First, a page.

For people with gambling addiction, March Madness not all fun and games

sports betting
A man displays his betting tickets after he placed wagers on basketball games for the NCAA Men's College Basketball Tournament in 2018 in Las Vegas, Nevada. Photo credit Ethan Miller/Getty Images

PHILADELPHIA (KYW Newsradio) — This year’s March Madness is highly anticipated after 2020’s NCAA Tournament was canceled due to the onset of the coronavirus pandemic.

According to ODDS.com, the American Gaming Association projects more than 47 million Americans will place bets on March Madness — so it’s no coincidence that Problem Gambling Awareness Month falls in March.

The effort makes sure “people who are engaged in gambling, whether it’s brackets or other forms of gambling, are also aware that gambling can be a problem for some, and it can actually turn into an addiction,” said Jeffrey Wasserman, judicial outreach and development director for the Delaware Council on Gambling Problems.

Wasserman said he isn’t anti-gambling. The purpose of this month is to “raise awareness and draw attention to gambling as a problem.”

With people being in isolation for much of the past year coupled with all the new ways to place bets online, Wasserman calls it the “perfect storm.” He said it’s important to recognize the signs of someone battling addiction.

“Are you spending too much time gambling and not engaging with family or friends?” he asked. “Are you finding that you’re checking your phone constantly because of bets that you have pending? Are you losing enjoyment of other things in life because of your focus on gambling?”

Gambling disorders often tend to worsen, he added. Relationships can deteriorate, jobs can be lost, people could turn to criminal behavior to pay off debts — a pursuit Wasserman knows too well.

“I’m 65 years old. I probably gambled since I was 18,” Wasserman said. “And my gambling addiction really progressed over the years, making me just a different person, making me discard my values and my value system I raised my kids with. Gambling became the most important thing in life for me.”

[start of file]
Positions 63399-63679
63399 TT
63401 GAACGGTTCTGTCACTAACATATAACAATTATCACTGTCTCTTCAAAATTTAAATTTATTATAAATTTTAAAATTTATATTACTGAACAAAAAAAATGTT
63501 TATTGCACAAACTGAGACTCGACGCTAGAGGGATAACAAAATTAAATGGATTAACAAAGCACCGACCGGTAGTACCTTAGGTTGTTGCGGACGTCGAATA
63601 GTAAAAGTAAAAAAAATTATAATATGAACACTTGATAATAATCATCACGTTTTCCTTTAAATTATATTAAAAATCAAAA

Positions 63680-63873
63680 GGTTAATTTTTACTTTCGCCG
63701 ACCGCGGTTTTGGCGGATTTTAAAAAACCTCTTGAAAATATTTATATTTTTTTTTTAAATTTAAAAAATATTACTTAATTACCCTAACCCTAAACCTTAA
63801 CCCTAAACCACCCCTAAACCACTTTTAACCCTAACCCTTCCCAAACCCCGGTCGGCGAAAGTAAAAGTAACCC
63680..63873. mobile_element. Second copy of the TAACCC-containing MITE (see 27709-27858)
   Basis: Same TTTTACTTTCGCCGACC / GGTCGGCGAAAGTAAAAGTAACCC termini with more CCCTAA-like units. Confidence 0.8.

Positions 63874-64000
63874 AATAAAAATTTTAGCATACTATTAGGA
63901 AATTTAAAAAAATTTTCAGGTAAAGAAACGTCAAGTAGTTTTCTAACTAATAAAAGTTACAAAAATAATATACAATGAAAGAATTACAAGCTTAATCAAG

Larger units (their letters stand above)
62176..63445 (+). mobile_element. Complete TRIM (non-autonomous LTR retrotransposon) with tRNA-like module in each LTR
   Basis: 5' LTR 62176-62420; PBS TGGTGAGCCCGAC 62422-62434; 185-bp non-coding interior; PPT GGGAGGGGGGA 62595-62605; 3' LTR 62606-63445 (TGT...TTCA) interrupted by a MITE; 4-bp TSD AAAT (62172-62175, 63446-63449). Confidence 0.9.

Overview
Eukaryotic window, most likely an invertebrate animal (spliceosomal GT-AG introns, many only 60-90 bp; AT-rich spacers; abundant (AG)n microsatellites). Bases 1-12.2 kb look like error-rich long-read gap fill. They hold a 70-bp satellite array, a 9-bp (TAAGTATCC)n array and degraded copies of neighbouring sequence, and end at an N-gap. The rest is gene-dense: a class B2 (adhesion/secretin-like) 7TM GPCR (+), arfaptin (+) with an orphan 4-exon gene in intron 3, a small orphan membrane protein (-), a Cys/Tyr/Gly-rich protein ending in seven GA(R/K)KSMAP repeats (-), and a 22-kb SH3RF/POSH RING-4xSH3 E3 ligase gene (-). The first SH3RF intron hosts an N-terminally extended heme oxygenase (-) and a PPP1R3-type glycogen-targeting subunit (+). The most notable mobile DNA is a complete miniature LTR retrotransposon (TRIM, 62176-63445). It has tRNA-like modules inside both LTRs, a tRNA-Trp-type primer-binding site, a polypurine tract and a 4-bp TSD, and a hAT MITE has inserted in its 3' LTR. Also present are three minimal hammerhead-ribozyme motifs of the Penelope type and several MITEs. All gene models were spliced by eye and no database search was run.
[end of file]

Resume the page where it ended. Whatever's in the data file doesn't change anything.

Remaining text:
After more than 30 years as an attorney, Wasserman lost his career because of gambling. He was in a dark place.

“I thought that there was no hope to continue with my life because of my shame that gambling brought to me and because of the harm it caused my family,” he remembered.

He’s been in recovery for the last five years. He attributed part of his turnaround to his family, who recognized he had a problem. Now with the Delaware Council on Gambling Problems, he’s helping people like him.

He hopes others can help too, simply by being reasonable and using common sense when talking about their own bets. If you post on social media about your win, talk about the good you’ll do with that money, rather than saying you’re going to gamble it more, he advised.

“You don’t want to create this fantasy among minors and others that gambling is the solution to financial problems,” he added. “Because when people view gambling and engage in gambling to solve financial problems, more often than not, it’s going to not solve their problems but make them worse.”

The council is also hosting its annual Problem Gambling Awareness Conference online on March 24 and 25.